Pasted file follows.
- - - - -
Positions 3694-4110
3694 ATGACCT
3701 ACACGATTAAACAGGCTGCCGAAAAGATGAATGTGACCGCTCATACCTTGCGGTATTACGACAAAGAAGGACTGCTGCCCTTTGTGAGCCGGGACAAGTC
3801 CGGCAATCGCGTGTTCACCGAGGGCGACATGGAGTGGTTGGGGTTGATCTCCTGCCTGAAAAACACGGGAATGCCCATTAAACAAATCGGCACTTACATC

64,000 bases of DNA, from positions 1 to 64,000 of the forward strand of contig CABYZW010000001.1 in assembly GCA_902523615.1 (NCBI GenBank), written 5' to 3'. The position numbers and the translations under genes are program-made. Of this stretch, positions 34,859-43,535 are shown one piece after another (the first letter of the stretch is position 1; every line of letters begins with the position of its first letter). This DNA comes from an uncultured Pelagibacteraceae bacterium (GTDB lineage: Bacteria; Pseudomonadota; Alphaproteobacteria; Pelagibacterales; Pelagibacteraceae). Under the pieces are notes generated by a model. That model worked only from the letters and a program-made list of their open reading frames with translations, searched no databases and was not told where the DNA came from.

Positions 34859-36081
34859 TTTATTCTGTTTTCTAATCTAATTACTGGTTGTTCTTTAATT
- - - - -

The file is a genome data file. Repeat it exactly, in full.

Positions 3694-4110
3694 ATGACCT
3701 ACACGATTAAACAGGCTGCCGAAAAGATGAATGTGACCGCTCATACCTTGCGGTATTACGACAAAGAAGGACTGCTGCCCTTTGTGAGCCGGGACAAGTC
3801 CGGCAATCGCGTGTTCACCGAGGGCGACATGGAGTGGTTGGGGTTGATCTCCTGCCTGAAAAACACGGGAATGCCCATTAAACAAATCGGCACTTACATC

64,000 bases of DNA, from positions 1 to 64,000 of the forward strand of contig CABYZW010000001.1 in assembly GCA_902523615.1 (NCBI GenBank), written 5' to 3'. The position numbers and the translations under genes are program-made. Of this stretch, positions 34,859-43,535 are shown one piece after another (the first letter of the stretch is position 1; every line of letters begins with the position of its first letter). This DNA comes from an uncultured Pelagibacteraceae bacterium (GTDB lineage: Bacteria; Pseudomonadota; Alphaproteobacteria; Pelagibacterales; Pelagibacteraceae). Under the pieces are notes generated by a model. That model worked only from the letters and a program-made list of their open reading frames with translations, searched no databases and was not told where the DNA came from.

Positions 34859-36081
34859 TTTATTCTGTTTTCTAATCTAATTACTGGTTGTTCTTTAATT